When looking for a camera bag aesthetics, functionality, price, and durability all vie for our attention. Each bag here takes these factors into account and are highly rated as being some of the best bags for the landscape photographer. While other bags may look nicer, a leather bag won’t protect your sensitive electronics nearly as well as treated nylon in a sudden rain. Satchel bags are sometimes easier to access tools from but are not as comfortable as a backpack when hiking hours to your scenic vista. Therefore, the bags here are all backpacks using mostly durable synthetic blends that resist the elements and snagging branches.
First up is a budget option from Altura. At $49.99 this bag won’t break the bank yet is sturdy enough to trust with your gear. The bag is constructed out of 840D Nylon fabric. Nylon is a plastic creation and is what the majority of backpacks are made with nowadays. Nylon is water resistant and strongly resistant to tearing and shearing forces but not punctures. The product listing mentions it being made with “tough reinforced stitching.” Ripstop nylon is much stronger than regular nylon due to an interlacing of thicker threads at regular intervals. The average camping bag uses 400-600D nylon so the Altura Photo wanderer is made to last.
The design also allows for up to two camera bodies and a host of lenses. 6 to 8 is easily doable and there’s space for a flash unit, mini tripod, and a laptop sleeve. The traveling landscape photographer will be happy to know that this bag is TSA carryon compatible, saving you time at the airport. And the compact 12″ x 6.5″ x 17″ design keeps everything organized in a small space.
The only issue with the bag is the lack of an included rain fly for extra moisture protection. Zippers are sometimes a weak point in even waterproof bags and we don’t want to take any chances with sensitive electronics.
The hip belt of this bag allows you to take tons of load off of your shoulders and transfer it to your hips and legs where it’s far more easily managed. This makes the ProTactic 450 well suited for landscape photographers to have to hike long distances to site. The pack also uses a modular design which means you can attach and remove extra units as needed. The water bottle holder, accessory case, tripod cup and two cinch straps can all be used or set aside as needed.
The ProTactic 350 also grants access to the pack from four separate areas. When you’re walking on the trail and want to swing your bag to your front for quick access it pays to have flexible entry points. And unlike the Altura Photo Wanderer, we have an extra rainfly for added water protection. But at 13.70″ x 10.63″ x 19.21″ this bag is significantly larger than the last and isn’t guaranteed to fit into an overhead compartment while flying. And at the current retail price it is slightly more expensive than the other options listed here.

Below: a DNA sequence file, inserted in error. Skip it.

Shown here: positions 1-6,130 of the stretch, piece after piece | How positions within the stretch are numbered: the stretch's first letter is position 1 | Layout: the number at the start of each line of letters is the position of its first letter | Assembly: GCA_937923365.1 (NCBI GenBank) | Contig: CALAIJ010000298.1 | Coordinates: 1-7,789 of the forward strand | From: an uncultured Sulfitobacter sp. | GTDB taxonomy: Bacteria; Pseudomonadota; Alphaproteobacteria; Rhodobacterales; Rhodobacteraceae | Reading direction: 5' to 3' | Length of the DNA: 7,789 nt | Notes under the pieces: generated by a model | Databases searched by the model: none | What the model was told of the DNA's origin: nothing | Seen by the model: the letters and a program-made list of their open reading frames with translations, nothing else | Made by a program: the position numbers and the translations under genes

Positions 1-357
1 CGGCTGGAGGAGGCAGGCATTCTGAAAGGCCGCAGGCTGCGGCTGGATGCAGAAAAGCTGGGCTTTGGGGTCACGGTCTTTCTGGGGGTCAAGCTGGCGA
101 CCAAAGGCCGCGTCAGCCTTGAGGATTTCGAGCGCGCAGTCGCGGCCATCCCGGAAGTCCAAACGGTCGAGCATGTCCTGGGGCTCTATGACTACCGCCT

Unlike the first two bags, the Evecase uses a “canvas blend” construction that’s durable and waterproof. Pure cotton canvas is not waterproof so most likely this bag blends cotton canvas with synthetic fabrics to retain the classic flavor of canvas while adding durability and partial water resistance. Since a canvas blend doesn’t have the water repulsion power of Nylon the bag does include a rain fly for added all-weather protection.
This backpack is more of a hybrid pack. The top half houses an extra large compartment that can hold a journal, a lunch, or a large piece of photography equipment. The bottom has a zipper entry and has enough space for a single body and 4-6 lenses. 3 front pockets and one large rear laptop sleeve completes the package. The metal rings also offer great places to clip carabiners as needed.
Peak Design’s 30L backpack might be the best looking bag on this list, even though at its high price it’s certainly not a budget option. The Everyday pack has access from both the top and sides with a weather sealed zipper system. The side pockets use a cotton twill interior that’s easy on gear and soft to the touch. The shell is waterproof 400D Nylon, not as strong as that of the much cheaper Altura Photo wanderer, but in line with most of the nylon backpacks on the market. The high-density padding adds some extra durability and the fabric is coated twice with DWR (durable water repellent) that effectively improves the innate water resistance of nylon and is made to last the lifetime of the pack.
The pack has seams reinforced with Hypalon, a synthetic rubber that’s extremely resistant to weathering from chemicals and UV exposure. And a MagLatch system ensures quick access without compromising on security or aesthetics.
The pack is an aesthetic choice that also allows owners to be supremely flexible in how they organize and what they add to the pack. Instead of a modular design, the 30L Everyday Pack has 4 tension straps that can be hidden away in magnetically sealed side pockets to prevent loose straps from getting in the way or released to attach additional bags and gear as needed.
Last and certainly not least is the ILE Ultimate Photographer’s bag. Made out of ballistic nylon, a fabric created during WWII to protect soldiers from exploding shrapnel, the fabric rates at 1000D and is the most abrasion and tear resistant here. The material is also treated with Codura to make the pack incredibly water resistant.
The bottom compartment is weatherized a second time and holds the camera and lenses as well as customizable dividers while the top section has a separate top access and can hold extra photography gear or personal items as needed. The front is latticed to allow you to add extra modules, attach carabiners, and otherwise customize the bag as needed. With its high price this bag is certainly oriented towards the pro market, but is built to last you years, making it a solid investment for the dedicated landscape photographer.